The law further dictates that if licensed physicians can be reimbursed under the plan,

so can psychologists.96

iii. The State of New York (Timothy’s Law)

In terms of defining a “mental condition,” New York takes a significantly different approach than Georgia and Connecticut. New York defines a mental health condition as one that stems from a “biological disorder of the brain,” and that further “substantially limits

the functioning” of the individual suffering from the condition.97

The state law then lists several conditions that are included in this




CONN.GEN.STAT. § 38a-488a(a) (2012) (“For the purposes of this section, ‘mental or nervous conditions’ means mental disorders, as defined in the most recent edition of the American Psychiatric Association’s ‘Diagnostic and Statistical Manual of Mental Disorders.’”).


Connecticut law dictates that the following are not included as mental or nervous conditions:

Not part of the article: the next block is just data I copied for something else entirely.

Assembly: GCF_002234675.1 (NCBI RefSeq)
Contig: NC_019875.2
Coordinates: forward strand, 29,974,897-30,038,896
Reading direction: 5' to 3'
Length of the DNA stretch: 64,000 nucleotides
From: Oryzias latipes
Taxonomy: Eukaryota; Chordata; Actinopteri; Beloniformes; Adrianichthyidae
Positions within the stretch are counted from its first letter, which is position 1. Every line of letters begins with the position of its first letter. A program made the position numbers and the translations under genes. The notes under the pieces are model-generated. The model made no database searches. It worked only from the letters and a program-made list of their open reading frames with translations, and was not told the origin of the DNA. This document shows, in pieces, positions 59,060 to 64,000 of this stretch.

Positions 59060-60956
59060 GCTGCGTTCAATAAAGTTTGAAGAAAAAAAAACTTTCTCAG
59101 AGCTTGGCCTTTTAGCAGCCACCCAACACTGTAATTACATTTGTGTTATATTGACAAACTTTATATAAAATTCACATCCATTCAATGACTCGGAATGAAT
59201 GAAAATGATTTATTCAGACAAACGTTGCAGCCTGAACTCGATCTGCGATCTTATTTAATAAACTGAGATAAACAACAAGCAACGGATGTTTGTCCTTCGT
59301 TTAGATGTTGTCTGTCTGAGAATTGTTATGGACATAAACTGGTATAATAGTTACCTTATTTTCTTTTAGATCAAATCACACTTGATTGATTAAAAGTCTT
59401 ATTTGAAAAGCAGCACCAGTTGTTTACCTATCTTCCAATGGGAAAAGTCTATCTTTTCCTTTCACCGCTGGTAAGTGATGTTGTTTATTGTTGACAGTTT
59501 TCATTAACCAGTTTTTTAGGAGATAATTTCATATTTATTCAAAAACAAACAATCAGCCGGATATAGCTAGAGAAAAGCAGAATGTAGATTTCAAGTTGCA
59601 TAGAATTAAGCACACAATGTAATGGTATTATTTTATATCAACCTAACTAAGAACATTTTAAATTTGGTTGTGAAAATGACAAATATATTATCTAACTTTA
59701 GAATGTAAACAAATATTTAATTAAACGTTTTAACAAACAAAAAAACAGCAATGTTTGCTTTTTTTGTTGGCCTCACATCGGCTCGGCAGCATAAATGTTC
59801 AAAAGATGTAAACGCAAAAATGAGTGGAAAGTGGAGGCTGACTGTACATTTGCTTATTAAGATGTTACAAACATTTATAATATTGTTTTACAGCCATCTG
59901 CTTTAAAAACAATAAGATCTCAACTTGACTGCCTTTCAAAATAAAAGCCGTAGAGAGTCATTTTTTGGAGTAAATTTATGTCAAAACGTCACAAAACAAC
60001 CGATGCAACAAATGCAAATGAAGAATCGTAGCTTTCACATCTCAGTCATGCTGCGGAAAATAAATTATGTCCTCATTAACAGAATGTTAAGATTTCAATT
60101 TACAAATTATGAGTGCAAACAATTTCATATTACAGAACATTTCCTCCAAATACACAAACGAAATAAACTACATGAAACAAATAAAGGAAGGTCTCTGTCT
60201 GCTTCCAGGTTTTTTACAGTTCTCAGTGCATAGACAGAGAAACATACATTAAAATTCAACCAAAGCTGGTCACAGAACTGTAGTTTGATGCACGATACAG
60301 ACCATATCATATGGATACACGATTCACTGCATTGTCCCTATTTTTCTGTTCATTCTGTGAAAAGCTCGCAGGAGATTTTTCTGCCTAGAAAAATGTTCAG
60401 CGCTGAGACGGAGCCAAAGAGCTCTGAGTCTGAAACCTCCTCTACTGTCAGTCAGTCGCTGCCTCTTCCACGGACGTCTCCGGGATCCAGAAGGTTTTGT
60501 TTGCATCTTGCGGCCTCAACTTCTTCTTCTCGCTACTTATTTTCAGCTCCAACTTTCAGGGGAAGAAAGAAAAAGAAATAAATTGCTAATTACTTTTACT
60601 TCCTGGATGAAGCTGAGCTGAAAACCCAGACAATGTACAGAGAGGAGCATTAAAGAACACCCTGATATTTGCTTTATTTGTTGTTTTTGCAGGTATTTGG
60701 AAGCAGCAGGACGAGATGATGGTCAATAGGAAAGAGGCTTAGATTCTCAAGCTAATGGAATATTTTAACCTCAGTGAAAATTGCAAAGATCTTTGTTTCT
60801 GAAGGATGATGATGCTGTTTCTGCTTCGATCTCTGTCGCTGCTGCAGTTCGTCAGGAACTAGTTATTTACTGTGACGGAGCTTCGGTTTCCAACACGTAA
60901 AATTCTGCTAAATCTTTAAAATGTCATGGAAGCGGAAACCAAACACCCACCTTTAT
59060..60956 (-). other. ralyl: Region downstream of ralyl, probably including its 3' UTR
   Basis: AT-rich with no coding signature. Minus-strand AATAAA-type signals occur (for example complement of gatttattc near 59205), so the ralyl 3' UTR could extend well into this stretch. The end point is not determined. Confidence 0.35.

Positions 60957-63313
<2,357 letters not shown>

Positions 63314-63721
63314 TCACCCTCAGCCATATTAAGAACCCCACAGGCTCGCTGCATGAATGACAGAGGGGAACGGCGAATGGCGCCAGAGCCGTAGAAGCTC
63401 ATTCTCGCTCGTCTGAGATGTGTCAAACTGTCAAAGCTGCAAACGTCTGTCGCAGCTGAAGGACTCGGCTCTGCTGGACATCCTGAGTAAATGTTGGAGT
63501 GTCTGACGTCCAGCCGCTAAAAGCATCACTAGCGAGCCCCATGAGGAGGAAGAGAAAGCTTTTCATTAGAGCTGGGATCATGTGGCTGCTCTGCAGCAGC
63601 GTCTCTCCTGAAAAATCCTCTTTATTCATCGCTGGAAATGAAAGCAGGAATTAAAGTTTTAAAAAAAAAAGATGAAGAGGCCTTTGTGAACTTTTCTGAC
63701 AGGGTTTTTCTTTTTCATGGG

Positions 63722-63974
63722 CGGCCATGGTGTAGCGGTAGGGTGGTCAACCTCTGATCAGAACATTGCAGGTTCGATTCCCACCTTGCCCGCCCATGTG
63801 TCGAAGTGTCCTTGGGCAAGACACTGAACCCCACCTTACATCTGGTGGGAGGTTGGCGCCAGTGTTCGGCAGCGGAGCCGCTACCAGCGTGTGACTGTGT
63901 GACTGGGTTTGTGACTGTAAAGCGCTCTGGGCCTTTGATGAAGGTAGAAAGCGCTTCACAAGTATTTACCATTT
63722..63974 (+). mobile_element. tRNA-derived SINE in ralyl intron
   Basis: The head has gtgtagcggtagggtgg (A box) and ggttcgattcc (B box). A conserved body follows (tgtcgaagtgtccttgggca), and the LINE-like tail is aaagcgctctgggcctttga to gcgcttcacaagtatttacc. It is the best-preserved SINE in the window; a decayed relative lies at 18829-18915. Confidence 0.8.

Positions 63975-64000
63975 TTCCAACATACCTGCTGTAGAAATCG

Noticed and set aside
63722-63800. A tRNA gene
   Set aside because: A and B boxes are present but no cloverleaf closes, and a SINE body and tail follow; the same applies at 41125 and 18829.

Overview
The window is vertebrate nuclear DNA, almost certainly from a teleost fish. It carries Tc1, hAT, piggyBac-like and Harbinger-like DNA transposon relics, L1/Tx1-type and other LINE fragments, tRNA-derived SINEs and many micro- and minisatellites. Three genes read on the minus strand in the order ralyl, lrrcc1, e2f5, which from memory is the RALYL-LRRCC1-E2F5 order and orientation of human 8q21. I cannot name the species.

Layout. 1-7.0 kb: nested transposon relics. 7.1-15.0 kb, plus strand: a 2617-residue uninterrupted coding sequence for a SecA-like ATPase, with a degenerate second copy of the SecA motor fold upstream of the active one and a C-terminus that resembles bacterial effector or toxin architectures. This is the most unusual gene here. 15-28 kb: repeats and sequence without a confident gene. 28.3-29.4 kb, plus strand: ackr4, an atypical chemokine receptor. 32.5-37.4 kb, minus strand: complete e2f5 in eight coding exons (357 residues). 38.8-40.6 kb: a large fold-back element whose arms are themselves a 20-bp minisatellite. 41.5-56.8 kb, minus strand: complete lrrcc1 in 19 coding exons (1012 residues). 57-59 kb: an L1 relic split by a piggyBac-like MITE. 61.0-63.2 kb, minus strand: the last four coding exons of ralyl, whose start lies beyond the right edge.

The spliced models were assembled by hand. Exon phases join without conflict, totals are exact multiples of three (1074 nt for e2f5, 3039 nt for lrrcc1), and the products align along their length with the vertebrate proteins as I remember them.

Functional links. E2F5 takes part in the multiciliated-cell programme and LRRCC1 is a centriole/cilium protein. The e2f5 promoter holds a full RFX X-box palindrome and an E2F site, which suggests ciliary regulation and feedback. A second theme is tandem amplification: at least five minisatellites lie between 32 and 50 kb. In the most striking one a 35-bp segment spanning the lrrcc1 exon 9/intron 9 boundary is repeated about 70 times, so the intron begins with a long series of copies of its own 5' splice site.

(1) intellectual disabilities, (2) specific learning disorders, (3) motor disorders, (4) communication disorders, (5) caffeine-related disorders, (6) relational problems, and (7) other conditions that may be a focus of clinical attention, that are not otherwise defined as mental disorders in the most recent edition of the American Psychiatric Association’s “Diagnostic and Statistical Manual of Mental Disorders” . . . .



§ 38a-488a(b) (“No such policy shall establish any terms, conditions or benefits that place a greater financial burden on an insured for access to diagnosis or treatment of mental or nervous conditions than for diagnosis or treatment of medical, surgical or other physical health conditions.”).